Written by Guest Blogger: C. John Holmquist, Jr.
Holmquist Employment Law Firm, Troy, Michigan
Penn State is planning to implement a wellness initiative called the “Take Care of your Health Initiative” next year. The program had three components: the completion of a WebMD online health risk assessment; having a preventative physical examination; and having a biometric screening that would give a full lipid profile as well as blood pressure, body mass index, and waist circumference. Employees who completed the three steps would be entered in a raffle to win one of six $500 cash prizes. Employees who did not complete the three steps would have a monthly deduction of $100 from their pay. Spouses and domestic partners are required to participate in the first two steps.
The program was not well received by the employees and the faculty; some referred to it as the “Sandusky tax” in reference to the monetary exposure from the football scandal. On September 29, 2013, the university suspended the $100 monthly surcharge and encouraged employees to utilize the initiative to find out about their health.
The Penn State wellness program caught the attention of Representative Louise M. Slaughter (D NY) who wrote a letter to the EEOC on September 23, 2013, expressing her concern with a program that “coerces private health information from participants.” Ms. Slaughter who authored the Genetic Information Nondiscrimination Act (“GINA”) stated that the Penn State program raised concerns with the type of information collected and the “voluntariness” of participation. Representative Slaughter stated in her letter that any employer who coerced employees to provide genetic information through monetary incentives would violate the core intent of GINA and other civil rights laws. She urged the EEOC to promptly issues regulatory guidance for wellness program compliance with federal nondiscrimination laws.
The EEOC held a hearing on May 8, 2013 where panelists addressed the treatment of wellness programs under federal law, specifically the ADA and GINA. To date, no action has been taken by the EEOC. One commissioner tweeted “I agree.” with a link to an article discussing Representative Slaughter’s letter.
On September 26, 2013, Towers Watson issued the results of a survey concerning employer action to increase the success and effectiveness of wellness programs. The survey found that nearly 8 in 10 employers viewed lack of employee engagement as the biggest obstacle to changing behavior. The survey also found that for 2014, 4 in 10 US companies will use penalties such as an increase in premiums or deductibles for employees who do not complete the requirements of health management activities. That figure will jump to 61% for 2015.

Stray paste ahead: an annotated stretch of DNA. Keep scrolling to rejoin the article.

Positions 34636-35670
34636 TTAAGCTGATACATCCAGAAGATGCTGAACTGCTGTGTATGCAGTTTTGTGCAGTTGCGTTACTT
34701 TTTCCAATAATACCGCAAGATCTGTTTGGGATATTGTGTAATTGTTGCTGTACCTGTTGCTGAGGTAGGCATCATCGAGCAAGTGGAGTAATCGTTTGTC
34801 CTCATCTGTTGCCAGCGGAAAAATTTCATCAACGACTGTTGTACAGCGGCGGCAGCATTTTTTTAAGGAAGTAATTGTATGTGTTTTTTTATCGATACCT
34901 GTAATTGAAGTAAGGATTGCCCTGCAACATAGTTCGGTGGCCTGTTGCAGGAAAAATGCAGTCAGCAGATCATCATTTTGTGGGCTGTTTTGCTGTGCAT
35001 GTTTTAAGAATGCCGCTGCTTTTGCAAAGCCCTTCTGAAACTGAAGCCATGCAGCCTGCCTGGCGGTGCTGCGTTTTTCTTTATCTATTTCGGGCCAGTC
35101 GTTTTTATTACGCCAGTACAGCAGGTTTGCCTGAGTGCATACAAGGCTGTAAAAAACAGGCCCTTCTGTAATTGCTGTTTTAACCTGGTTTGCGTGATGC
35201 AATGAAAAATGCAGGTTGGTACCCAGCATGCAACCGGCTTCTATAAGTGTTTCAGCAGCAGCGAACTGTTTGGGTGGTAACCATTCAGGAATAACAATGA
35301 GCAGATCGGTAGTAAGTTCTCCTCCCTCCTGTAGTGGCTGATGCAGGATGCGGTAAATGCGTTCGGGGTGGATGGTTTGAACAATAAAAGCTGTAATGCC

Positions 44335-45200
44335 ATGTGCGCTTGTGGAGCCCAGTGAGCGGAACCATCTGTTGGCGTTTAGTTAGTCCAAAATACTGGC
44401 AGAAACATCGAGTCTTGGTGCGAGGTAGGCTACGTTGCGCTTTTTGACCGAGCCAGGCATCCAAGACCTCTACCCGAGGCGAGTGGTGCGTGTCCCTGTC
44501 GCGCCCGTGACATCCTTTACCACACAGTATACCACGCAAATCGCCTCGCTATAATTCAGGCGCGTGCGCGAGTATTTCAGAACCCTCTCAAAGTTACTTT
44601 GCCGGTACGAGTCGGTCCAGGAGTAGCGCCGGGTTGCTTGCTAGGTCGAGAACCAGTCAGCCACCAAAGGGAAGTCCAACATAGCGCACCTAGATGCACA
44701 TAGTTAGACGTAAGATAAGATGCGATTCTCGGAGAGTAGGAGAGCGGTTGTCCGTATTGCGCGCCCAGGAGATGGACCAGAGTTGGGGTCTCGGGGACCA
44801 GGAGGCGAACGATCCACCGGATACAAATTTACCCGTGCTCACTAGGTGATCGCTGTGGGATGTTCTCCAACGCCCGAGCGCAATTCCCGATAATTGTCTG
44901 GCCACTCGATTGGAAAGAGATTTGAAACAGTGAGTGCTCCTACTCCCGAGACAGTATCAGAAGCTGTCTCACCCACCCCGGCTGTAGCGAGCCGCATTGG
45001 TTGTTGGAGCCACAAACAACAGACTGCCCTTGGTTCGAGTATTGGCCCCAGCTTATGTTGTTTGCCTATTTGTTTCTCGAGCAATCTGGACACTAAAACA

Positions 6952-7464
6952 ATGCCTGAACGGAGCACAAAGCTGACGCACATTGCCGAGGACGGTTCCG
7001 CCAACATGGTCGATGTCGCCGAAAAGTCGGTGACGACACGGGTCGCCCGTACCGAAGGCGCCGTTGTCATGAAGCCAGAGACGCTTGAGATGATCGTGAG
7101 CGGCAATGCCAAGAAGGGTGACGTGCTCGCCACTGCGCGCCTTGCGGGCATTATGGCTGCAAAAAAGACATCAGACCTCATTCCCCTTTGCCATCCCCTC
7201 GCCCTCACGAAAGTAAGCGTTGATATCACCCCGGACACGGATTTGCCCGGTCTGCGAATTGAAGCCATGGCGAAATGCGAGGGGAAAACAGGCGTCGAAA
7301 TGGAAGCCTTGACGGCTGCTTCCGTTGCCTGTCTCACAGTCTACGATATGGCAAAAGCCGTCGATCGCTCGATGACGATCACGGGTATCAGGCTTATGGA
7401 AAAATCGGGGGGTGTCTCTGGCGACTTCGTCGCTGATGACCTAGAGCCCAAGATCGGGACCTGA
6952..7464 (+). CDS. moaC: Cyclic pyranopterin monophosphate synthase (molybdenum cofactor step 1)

Employers in Michigan have another consideration with respect to imposing penalties. The Michigan Payment of Wages and Fringe Benefits Act prohibits employers from making deductions from employee pay without the “full, free, and written consent” of employees obtained without intimidation or fear of discharge. The statute further requires written authorization for each wage payment subject to a deduction. Under Michigan law, an employer would not be able to automatically deduct the $100 without the written consent of the employee, which certainly would not be expected to be forthcoming.
It is very surprising that employers are implementing penalties even though it has not been settled that they are able to do so without violating federal law. The EEOC has made it clear that HIPAA compliance does not necessarily guarantee that an employer does not violate nondiscrimination laws. The agency has also made it clear that wellness programs are acceptable as long as they are voluntary.
An employer needs to carefully consider how to effectively engage its employees in wellness programs in a world without EEOC guidance. Penalties are easier to target than incentives; a penalty changes the status quo of the employee while a bonus does not. A comparison of the incentives offered with the penalty in the Penn State program establishes that the university felt a penalty was the better way to achieve employee participation. The incentive offered in light of the number of employees was, to say the least, minimal. No one wants to be the test case for the EEOC on the voluntariness of employee participation. Using penalties to achieve participation is an invitation that the EEOC may, at some point, decide to accept.